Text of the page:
Flavor vs A Fatter You
Did I know in the back of my mind that there was a flavor industry? That their mission statement to make food taste good implies creating taste addictions? Sunday, November 27, 011 60 Minutes lays it on the line in their provoking story on Givaudan.
So does enhanced taste stimulate the appetite to create over consumption?
That is the $3.2 trillion dollar question, the value of the processed food market worldwide. In the U.S., consumers spend approximately US$1 trillion annually on food, or nearly 10 percent of the Gross Domestic Product (GDP). Over 16.5 million people are employed in the food industry.
The US weight loss market, valued at $60.9 billion dollars, is the only thing that has remained flat when it comes to our obesity epidemic, "the total U.S. weight loss market grew less than 1% in 2010." But, what makes people eat more once their hunger has been satisfied is still at issue.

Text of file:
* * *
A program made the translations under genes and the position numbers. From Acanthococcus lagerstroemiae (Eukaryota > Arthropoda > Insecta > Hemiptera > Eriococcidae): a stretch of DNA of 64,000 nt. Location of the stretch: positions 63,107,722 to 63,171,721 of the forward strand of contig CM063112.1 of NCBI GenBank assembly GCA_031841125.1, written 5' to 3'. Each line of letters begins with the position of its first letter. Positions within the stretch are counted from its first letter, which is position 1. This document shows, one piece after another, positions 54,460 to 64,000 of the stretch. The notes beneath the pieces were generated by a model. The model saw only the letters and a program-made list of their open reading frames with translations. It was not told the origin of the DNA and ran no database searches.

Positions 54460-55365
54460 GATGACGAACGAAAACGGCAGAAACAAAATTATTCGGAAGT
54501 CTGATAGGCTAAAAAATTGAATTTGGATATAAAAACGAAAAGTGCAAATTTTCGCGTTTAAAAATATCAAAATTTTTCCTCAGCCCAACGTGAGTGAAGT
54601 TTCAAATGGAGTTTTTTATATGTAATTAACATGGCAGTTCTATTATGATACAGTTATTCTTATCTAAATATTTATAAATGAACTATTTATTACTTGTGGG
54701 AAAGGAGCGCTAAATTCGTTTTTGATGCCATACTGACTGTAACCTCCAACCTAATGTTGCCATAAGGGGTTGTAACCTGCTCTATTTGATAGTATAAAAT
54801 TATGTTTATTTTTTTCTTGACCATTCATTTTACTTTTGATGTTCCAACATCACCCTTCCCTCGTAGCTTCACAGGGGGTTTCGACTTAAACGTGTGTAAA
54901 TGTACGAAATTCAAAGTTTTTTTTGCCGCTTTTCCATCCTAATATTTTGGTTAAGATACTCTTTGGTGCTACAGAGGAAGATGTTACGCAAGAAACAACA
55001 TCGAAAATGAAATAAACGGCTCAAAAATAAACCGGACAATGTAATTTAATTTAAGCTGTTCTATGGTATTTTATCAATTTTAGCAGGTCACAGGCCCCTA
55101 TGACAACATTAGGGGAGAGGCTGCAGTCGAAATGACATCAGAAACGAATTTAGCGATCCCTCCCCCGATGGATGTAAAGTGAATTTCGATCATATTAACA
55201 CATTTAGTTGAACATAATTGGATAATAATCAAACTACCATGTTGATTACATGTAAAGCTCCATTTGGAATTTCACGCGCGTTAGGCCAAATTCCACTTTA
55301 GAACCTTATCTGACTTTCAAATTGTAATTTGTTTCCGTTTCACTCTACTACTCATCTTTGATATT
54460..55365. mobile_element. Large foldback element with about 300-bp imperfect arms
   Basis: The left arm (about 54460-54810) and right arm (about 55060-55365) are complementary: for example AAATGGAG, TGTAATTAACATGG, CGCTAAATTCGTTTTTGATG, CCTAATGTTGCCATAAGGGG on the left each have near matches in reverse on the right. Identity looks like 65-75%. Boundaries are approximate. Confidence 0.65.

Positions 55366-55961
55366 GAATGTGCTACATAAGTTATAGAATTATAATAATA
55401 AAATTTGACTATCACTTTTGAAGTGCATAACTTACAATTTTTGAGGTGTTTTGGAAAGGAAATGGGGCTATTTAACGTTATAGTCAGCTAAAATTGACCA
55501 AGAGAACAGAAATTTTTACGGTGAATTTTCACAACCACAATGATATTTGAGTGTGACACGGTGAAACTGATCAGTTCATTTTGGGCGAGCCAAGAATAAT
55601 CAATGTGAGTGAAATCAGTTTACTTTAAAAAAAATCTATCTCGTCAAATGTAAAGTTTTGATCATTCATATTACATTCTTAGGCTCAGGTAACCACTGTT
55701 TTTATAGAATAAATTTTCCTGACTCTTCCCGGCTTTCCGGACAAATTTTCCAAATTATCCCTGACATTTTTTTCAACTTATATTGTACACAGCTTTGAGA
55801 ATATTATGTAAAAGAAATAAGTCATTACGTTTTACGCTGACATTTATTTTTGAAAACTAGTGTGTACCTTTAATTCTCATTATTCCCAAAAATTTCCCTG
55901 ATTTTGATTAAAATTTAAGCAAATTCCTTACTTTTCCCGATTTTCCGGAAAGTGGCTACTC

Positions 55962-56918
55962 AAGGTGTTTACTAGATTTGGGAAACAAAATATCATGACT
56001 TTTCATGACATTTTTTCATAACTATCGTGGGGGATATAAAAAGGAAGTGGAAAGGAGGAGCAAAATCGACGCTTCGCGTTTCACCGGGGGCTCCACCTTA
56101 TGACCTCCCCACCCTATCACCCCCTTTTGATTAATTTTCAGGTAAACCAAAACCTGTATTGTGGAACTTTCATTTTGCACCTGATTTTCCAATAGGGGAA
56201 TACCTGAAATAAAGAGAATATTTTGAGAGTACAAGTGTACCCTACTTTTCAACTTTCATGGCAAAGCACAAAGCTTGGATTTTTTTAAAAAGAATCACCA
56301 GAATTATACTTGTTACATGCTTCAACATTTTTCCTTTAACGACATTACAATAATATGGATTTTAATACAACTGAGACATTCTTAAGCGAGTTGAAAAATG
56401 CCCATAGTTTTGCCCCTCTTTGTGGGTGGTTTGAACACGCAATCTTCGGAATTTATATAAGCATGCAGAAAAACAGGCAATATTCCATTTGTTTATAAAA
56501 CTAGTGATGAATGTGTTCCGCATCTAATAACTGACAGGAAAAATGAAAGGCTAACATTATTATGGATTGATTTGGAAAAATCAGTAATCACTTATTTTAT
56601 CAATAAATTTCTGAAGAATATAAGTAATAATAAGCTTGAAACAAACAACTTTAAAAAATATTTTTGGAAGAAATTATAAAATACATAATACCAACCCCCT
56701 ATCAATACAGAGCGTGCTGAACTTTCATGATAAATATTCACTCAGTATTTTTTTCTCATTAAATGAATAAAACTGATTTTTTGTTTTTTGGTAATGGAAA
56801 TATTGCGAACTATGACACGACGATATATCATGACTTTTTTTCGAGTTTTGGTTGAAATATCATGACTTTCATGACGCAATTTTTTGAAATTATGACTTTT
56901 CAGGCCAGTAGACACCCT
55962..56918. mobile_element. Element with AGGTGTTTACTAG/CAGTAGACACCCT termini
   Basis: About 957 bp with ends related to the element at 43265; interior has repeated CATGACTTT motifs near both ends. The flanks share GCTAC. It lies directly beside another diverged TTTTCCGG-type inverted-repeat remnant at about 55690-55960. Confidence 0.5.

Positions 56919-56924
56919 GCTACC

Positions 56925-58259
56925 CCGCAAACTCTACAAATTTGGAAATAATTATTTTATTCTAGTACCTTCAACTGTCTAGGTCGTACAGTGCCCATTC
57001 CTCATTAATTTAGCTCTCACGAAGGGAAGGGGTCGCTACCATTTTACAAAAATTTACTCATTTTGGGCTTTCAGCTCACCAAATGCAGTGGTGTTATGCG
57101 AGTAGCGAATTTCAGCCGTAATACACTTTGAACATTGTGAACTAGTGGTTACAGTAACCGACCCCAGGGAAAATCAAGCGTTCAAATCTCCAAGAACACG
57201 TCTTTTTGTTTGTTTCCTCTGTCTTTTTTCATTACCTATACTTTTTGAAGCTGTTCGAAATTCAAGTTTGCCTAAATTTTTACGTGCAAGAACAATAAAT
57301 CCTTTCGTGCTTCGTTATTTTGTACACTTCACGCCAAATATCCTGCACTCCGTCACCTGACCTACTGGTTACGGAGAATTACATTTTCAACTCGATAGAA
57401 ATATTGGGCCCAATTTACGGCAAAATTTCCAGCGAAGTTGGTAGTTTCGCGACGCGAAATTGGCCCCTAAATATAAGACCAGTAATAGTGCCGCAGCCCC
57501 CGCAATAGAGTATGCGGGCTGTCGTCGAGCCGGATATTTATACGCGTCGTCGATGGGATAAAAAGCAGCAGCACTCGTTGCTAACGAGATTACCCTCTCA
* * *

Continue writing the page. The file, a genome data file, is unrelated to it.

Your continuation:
Since the advertising campaign by Lay's Potato Chips, "I bet you can't eat just one" the public has taken the food industry up on that dare and doubled down. What is at risk with this bet is public health. The processed food industry adds sugars, fats and salt to make food more appealing so we eat more of it, or too much.
Although the FDA has approved over 3000 food additives, that does not mean that every preservative, flavoring or packaging material is safe for you. That's why some ingredients like sulfates, nitrates and MSG are listed with great specificity. And beware of flavorings listed as natural as they may be made by chemists from fungal and tissue cultures.
Natural flavors are less addictive than chemically created ones and do not involve the potential health risks of food additives. If you need to stimulate your taste buds add spices to your food. Or be more creative with your cooking and choose healthy, interesting recipes. Don't let the food industry create your food cravings. This is not "better living through chemistry".